The art world is quickly carving out space for itself in an ambitious neighborhood revitalization project in Duluth’s West End neighborhood.
An established Twin Ports potter, a new gallery and retail store with studio space and an arts arm of an American Indian social service organization have all recently announced plans to renovate and open buildings on West Superior Street. All three projects fall within the boundaries of the Lincoln Park Craft District, a rebranding and redevelopment effort organized by neighborhood businesses last year.
The three new art-related projects currently underway in the craft district are:
Duluth Pottery. Artist Karin Kraemer and her husband Tom Hollenhorst have purchased the former P&J Paint building at 1924 W. Superior St. and are currently directing its renovation. Kraemer worked out of the old Superior City Hall for 16 years. She plans to reopen her studio and gallery in Lincoln Park this summer. The building was originally a bank.
Two Loons. Minneapolis retirees Joel and Lori Baird, along with their son Jonathan, purchased and renovated the old Ben Franklin store at 2025 W. Superior St. The Bairds will open an art gallery and retail store in half the building this spring. The remainder will be available as leased studio space. The building was originally a haberdashery.
AICHO Lincoln Park Gallery and Coffee Shop. American Indian Community Housing Organization purchased a hair salon and laundromat at 2301 W. Superior St. last year. The fire-damaged building was originally a grocery store with two apartment floors. The nonprofit will rebuild a third floor, creating affordable housing on two upper floors. A renovated storefront will feature an American Indian art gallery and coffee shop. The $1.4 million project is currently awaiting funding. Construction is planned to begin in late 2017.
All three project developers were attracted to the area after learning about the craft district initiative, now being promoted through organizations like Lincoln Park Business Group, Advancing Lincoln Park and Our Lincoln Park.
With a backbone of established “craft” businesses like Duluth Grill, Bent Paddle Brewing, Duluth’s Best Bread and Frost River, the district sits roughly between the Point of Rocks and the ore docks. It features a large number of older, inexpensive buildings closely assembled on West Superior Street. The city of Duluth has created an Advance West loan program, which provides funding assistance for owner-occupied building renovations in the area.
The West End has been home to the Duluth Art Institute‘s Lincoln Building, in a former Carnegie Library, for about 20 years. A handful of studios and artisans have always called it home, but the neighborhood has generated more artist interest in the past year.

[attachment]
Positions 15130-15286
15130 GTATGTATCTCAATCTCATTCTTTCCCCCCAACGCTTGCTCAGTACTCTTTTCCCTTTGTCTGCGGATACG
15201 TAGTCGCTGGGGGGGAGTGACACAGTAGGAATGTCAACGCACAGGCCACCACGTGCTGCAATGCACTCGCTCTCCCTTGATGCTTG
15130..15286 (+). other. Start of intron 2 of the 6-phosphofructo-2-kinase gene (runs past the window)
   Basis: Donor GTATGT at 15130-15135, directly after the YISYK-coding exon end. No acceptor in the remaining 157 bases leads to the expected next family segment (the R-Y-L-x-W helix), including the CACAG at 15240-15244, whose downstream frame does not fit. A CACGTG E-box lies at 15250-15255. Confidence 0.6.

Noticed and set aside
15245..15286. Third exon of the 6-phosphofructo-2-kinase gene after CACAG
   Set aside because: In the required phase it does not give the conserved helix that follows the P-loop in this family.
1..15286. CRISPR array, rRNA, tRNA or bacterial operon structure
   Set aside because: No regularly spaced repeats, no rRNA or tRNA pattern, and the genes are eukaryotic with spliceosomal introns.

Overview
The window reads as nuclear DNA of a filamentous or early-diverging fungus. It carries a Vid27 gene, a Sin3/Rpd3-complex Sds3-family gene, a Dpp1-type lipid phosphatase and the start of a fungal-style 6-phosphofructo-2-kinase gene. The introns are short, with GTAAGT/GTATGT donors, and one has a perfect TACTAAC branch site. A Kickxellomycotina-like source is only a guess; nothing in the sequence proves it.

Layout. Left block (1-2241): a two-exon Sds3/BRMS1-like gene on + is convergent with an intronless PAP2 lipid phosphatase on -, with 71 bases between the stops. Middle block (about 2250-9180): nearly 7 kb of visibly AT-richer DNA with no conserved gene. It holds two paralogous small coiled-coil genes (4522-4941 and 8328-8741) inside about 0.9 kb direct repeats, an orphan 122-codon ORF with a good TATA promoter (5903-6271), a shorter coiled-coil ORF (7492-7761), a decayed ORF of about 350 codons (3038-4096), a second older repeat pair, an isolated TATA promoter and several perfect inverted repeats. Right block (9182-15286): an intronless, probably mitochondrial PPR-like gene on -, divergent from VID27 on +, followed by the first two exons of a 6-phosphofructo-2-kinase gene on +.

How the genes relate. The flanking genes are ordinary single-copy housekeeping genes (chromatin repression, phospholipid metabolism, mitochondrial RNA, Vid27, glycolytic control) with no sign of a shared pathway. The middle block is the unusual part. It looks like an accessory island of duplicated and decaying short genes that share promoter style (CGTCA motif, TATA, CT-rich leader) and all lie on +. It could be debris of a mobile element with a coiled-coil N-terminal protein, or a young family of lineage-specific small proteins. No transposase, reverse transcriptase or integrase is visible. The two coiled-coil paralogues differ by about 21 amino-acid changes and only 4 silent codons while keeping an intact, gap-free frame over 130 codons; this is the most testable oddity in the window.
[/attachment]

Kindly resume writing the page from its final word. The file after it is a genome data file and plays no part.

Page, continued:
“It’s so exciting,” said DAI Interim Director Dana Mattice. “Rebranding the neighborhood as the craft district has really helped raise awareness in the arts community.”
Mattice said artists and art related businesses are now actively looking for space in the neighborhood. For example, Hemlocks Leatherworks was one of the first newcomers, opening shop at 1923 W. Superior last fall.
And more are on the way.
“All the changes going on in Lincoln Park, I think are fantastic,” said Joel Baird. “Lincoln Park still has the in-fill, it has a stretch of buildings all in a row, which makes for a nice retail district. Other areas have a lot of buildings torn down and that breaks things up.”
Baird said Lincoln Park will become a destination for art lovers, tourists and shoppers of all kinds.
“It’s going to be a real nice retail district,” he said. “What’s really going to help Duluth is if we have more destination points, so people coming here to shop can make a weekend of it. I see Lincoln Park fitting right in with Canal Park and Downtown Duluth.”
The American Indian Community Housing Organization has hosted five pop-up galleries in its building since it was purchased a year ago. “We turned what used to be a hair salon into a pop-up gallery,” said Executive Director Michelle LeBeau. “That’s been extremely successful.”
LeBeau said the AICHO has maintained a gallery at its downtown location for three years and has built a solid list of contributing artists. With encouragement from Lincoln Park business groups and the city of Duluth, the organization purchased and launched gallery and coffee shop plans.
“When everything gets developed down there, I think it’s going to fit in perfectly,” she said. “We have all these artists and buildings down there, it kind of was a perfect match. That area really needs some good investment.”
Kraemer said she outgrew her Superior location and was looking to relocate her pottery studio and gallery somewhere in Duluth. She looked for more than a year, including a half dozen West End buildings.
“For a variety of reasons, I liked Lincoln Park,” she said. “First of all, there are some rocking, like-minded businesses in the area and more on the way.”
The future Duluth Pottery space fronts West Superior Street and has a back door across Michigan Street from Bent Paddle’s tap room. “We have a great big garage door and loading bay back there,” she said. “We will be having numerous and sundry events in both street entrances.”
Kraemer said city officials accommodated her difficult zoning needs for both manufacturing and retail. She also hopes to take advantage of Duluth job creation and building renovation incentives targeting the western side of the city.
“Duluth needs a neighborhood for artists and small businesses to have affordable spaces into the future for financial stability,” she said. “I hope we can build this community in Lincoln Park.”
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